Uber said on Wednesday that growing revenues and returning passengers sent a strong signal that its operations were recovering in the final three months of 2021 from the slowdown caused by the pandemic.
The quarter also provided another indication of how Uber’s fortunes rise and fall with its investments in other companies.
Uber’s revenue grew to $5.8 billion, up 83 percent from a year earlier and surpassing analyst expectations. The company also marked its second profitable quarter as a publicly traded company, earning $892 million largely from its investments in Grab, the Southeast Asian ride-hailing company that went public in December, and Aurora, the autonomous startup startup. vehicles.
Uber lost $968 million in the same period a year earlier and reported a $2.4 billion loss in the third quarter of 2021, driven by its investment in China’s taxi company Didi.
Its investments in other ride-hailing companies would likely continue to cause fluctuations in its profits and losses, Uber said in its earnings report. Uber’s chief executive, Dara Khosrowshahi, said at an analyst event in December that the company would hold on to some of its strategic investments, but eventually seek to sell its stake in Didi.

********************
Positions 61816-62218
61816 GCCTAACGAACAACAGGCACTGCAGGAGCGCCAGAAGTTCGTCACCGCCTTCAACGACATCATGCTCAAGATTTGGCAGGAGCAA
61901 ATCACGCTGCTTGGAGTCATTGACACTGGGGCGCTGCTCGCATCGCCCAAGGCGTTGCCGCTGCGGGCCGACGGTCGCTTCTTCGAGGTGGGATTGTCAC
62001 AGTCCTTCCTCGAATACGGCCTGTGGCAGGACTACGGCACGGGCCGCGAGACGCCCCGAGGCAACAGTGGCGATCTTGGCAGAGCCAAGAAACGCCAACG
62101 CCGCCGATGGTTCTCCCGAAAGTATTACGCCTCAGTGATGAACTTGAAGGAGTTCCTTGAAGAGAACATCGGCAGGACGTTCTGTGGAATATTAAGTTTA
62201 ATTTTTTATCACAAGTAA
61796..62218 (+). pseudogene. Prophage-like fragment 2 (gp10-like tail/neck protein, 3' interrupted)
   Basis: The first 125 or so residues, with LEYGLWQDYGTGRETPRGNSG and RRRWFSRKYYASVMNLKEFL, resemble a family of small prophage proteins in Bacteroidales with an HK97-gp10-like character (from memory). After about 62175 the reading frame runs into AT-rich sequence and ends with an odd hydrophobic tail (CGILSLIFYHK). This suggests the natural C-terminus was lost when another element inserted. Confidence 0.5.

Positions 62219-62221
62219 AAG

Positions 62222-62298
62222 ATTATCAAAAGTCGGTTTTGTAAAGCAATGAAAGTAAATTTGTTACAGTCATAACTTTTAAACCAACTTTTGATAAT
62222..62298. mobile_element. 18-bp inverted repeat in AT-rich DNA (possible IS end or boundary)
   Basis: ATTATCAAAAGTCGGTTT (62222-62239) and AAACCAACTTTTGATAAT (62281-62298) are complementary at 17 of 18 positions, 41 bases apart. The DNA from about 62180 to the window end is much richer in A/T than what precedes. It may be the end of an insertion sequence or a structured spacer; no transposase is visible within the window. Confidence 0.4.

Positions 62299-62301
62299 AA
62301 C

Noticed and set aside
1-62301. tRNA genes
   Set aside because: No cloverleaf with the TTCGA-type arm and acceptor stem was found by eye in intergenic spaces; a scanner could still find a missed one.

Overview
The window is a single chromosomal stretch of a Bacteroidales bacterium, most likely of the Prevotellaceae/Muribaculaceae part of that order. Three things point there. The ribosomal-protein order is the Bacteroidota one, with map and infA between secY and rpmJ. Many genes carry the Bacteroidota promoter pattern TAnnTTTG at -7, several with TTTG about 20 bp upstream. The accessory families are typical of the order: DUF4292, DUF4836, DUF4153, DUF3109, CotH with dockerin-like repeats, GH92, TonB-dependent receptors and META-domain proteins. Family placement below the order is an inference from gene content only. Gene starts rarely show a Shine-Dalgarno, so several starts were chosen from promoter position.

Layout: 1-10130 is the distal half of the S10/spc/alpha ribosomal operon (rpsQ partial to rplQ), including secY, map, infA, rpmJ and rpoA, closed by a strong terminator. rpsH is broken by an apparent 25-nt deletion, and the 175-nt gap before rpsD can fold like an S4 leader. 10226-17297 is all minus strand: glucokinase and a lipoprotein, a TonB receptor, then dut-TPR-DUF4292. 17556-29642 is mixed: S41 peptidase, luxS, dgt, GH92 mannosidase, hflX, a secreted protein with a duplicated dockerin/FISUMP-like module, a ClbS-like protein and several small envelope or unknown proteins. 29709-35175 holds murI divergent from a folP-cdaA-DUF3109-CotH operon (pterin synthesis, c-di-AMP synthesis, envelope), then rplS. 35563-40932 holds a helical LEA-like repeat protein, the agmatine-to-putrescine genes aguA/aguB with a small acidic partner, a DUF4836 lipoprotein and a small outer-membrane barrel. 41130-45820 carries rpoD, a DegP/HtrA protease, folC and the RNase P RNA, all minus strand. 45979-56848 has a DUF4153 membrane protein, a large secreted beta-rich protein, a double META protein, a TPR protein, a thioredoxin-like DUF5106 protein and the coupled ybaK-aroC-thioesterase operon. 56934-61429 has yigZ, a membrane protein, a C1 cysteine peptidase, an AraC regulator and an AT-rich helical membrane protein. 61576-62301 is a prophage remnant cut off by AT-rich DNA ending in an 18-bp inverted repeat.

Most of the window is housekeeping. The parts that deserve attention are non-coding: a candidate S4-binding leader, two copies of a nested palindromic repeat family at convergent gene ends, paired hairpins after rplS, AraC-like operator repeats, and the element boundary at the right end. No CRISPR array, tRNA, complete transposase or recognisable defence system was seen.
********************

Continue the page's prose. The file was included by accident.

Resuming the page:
Uber’s operating loss for the quarter was $550 million, a 37 percent improvement from a year earlier.
Uber said it attracted a growing number of users by relying on its food delivery company, Uber Eats, to bring in business during spikes in coronavirus cases when its ride-hailing service declined. Uber reported 118 million users in the fourth quarter, up 27 percent from a year earlier.
“Our results show how far we have come since the start of the pandemic,” Khosrowshahi said in a statement. “While the Omicron variant started impacting our business in late December, mobility is already starting to make a comeback.”
Uber’s stock price rose about 5 percent in after-hours trading on Wednesday.
The growth in the number of users distinguishes Uber from its main rival in the United States, Lyft. In an earnings report on Tuesday, Lyft said it had 18,728 users in the fourth quarter, up 49 percent from a year earlier, but a slight decline from the third quarter. The modest decline in user numbers showed that Omicron’s winter wave would have created more challenges for Lyft’s operations.
Still, Lyft said revenue had grown 70 percent to $969.9 million, and losses had improved to $258.6 million, a 43 percent change from a year earlier.
Analysts said Uber and Lyft operations will most likely continue to fluctuate as travel was impacted by the pandemic.
“It’s ebb and flow,” said Tom White, a senior research analyst at the financial firm DA Davidson. While Lyft’s business was tied to the coronavirus conditions in North America, Uber could experience other problems as it operates around the world, he added.